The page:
FE files, lot 55 D 128: Telegram

The Commander in Chief, Far East (Clark) to the Joint Chiefs of Staff


C 52205. Ref C 52147.1

Gen Harrison’s comments on the armistice session, 18 Jul, as reptd in ref, were genly as fols:
The Communist statement is no different in substance from what they have been saying since 2 May.
The enemy’s actions in negotiations since the latter part of March appear to have been dird towards an armistice provd the terms are acptable.
The Communists may be bluffing at this time because they think they see indications of weakness or indecision on our part.
Firmness is essential if we are to convince them that we are not wavering from our psn of no forced repatriation.
Gen Harrison proposed making a strong statement reiterating our psn and indicating our intention of going out of exec sessions unless the Communists could present a convincing reason for retaining the exec nature of the session. I do not concur with our initiating action to change the nature of the sessions at this time for the folg reasons: [Page 414]
Communists presumably proposed the exec sessions for some specific purpose, the intent of which is not as yet apparent. Their reasons may be:
To ultimately present a solution to the armistice disagreement after feeling out our psn on minor changes to their previous proposal.
A psychological move to raise the hopes of the free world for an early agreement.
Tied in with the Chinese Communists expressed contention of recognizing the Geneva Convention with certain reservations.
To direct the attn of the free world to Pan Mun Jom, thus diverting attn from Communist actions in other parts of the world.
The four day recess rqstd by the Communists was undoubtedly for the purpose of securing instructions or a decision as to their future actions after our submission of the new figure of POWs to be repatriated. If the Communists operate in their normal manner, I doubt whether they would introduce their new proposal, if any, in the initial session after rec such instructions.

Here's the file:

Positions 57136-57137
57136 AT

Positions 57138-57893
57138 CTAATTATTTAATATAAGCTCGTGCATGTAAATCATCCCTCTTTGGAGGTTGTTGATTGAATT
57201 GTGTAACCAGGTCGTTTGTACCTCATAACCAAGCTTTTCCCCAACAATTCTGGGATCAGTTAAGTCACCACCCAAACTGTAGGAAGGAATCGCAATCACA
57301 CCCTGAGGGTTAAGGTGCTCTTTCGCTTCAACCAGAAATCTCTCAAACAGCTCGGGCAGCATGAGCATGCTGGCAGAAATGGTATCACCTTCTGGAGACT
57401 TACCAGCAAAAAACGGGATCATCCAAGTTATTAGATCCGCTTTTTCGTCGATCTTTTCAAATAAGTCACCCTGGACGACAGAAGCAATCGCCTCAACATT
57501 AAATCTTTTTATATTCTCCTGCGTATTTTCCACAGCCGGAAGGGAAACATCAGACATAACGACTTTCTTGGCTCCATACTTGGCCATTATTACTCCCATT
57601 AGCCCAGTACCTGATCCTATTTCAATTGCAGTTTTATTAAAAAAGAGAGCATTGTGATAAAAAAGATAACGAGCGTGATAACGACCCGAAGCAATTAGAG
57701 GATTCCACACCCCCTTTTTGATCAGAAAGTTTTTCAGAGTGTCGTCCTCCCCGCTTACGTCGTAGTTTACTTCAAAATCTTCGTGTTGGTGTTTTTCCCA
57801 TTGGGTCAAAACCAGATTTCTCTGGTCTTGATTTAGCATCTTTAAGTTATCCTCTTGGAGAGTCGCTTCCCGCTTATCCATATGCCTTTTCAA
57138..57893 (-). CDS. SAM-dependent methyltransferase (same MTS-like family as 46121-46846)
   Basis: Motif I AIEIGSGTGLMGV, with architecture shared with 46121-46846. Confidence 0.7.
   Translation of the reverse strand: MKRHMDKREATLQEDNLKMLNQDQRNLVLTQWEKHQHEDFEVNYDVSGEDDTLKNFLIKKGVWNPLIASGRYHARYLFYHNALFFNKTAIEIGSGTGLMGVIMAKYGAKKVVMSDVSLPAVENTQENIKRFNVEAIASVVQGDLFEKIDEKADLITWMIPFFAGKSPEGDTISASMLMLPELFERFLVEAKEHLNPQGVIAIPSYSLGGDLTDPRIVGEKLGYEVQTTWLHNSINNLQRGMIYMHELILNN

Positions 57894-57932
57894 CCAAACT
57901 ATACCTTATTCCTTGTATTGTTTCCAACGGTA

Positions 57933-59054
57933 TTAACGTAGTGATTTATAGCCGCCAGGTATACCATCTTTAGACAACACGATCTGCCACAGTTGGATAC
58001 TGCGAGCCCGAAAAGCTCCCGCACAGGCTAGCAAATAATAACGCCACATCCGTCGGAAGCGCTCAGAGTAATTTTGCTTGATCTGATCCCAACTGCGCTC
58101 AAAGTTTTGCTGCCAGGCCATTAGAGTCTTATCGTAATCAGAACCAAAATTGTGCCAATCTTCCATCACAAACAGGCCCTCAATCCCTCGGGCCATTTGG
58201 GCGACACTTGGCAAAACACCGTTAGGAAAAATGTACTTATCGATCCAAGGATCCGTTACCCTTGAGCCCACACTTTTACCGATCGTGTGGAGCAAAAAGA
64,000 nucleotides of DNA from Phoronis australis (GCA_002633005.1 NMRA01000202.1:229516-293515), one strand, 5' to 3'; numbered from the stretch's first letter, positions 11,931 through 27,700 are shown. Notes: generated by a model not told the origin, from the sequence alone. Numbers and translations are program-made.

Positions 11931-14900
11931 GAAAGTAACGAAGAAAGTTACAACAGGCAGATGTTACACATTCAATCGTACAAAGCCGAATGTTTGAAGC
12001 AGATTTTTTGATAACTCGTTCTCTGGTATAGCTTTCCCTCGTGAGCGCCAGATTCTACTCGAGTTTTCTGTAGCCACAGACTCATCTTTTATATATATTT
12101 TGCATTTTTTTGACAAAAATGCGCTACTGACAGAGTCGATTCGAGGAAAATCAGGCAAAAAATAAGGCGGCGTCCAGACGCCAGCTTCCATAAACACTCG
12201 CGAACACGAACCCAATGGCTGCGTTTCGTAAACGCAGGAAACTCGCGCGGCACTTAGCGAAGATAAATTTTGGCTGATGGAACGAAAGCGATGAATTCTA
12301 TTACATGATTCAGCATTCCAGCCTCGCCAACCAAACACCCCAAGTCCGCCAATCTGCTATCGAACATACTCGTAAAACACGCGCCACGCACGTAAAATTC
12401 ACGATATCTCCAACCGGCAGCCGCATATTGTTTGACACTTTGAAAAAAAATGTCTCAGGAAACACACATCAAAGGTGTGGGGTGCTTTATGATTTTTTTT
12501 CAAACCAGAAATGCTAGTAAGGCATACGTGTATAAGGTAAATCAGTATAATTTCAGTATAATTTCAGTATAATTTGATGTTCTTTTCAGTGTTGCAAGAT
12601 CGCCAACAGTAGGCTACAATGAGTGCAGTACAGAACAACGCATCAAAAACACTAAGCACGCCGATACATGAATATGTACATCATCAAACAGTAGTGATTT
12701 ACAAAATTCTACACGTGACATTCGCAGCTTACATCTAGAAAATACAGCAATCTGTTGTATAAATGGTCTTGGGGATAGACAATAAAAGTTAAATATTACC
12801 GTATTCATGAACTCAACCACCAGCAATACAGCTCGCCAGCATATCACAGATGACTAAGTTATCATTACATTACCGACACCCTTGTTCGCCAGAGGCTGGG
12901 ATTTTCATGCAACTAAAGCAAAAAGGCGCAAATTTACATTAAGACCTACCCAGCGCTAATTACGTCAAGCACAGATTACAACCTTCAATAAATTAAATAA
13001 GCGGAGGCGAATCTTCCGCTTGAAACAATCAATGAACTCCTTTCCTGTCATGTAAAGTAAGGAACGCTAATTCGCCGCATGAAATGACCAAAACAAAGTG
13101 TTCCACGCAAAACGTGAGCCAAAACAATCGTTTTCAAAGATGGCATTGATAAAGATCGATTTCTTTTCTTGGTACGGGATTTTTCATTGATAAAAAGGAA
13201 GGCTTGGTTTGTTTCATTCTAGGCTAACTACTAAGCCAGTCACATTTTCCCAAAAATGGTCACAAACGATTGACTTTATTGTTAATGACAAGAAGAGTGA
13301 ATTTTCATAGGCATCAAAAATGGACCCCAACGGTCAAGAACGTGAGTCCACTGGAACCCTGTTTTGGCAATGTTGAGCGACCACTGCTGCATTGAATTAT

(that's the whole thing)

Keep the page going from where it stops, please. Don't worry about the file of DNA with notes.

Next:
I have dird Gen Harrison to initiate no action to go out of exec session; however, should the Communists initiate such action, he is authorized to concur with their proposal. I have also suggested that, in addition to statement reiterating our psn, he question the Communists in a manner designed to clarify their proposals and endeavor to determine if there is a hidden meaning contained in them which we have not as yet detected.
  1. In this telegram, dated July 18, Clark transmitted to the JCS the substantive record of the executive session of that date. The gist of the meeting was the complete rejection by the Communist Delegate of the round figure of 83,000 (76,000 Korean and 6,400 Chinese) POWs desiring repatriation on the grounds that it was “unrealistic” and failed to include 20,000 captured personnel of the Chinese People’s Volunteers (FE files, lot 55 D 128). The UNC had presented the 83,000 figure on July 13 along with a proposal that both sides prepare up-to-date lists of POWs. The Communist Delegation had asked for a recess to study the figure and the proposal and then gave their answer on July 18 (Hermes, Truce Tent and Fighting Front, p. 274).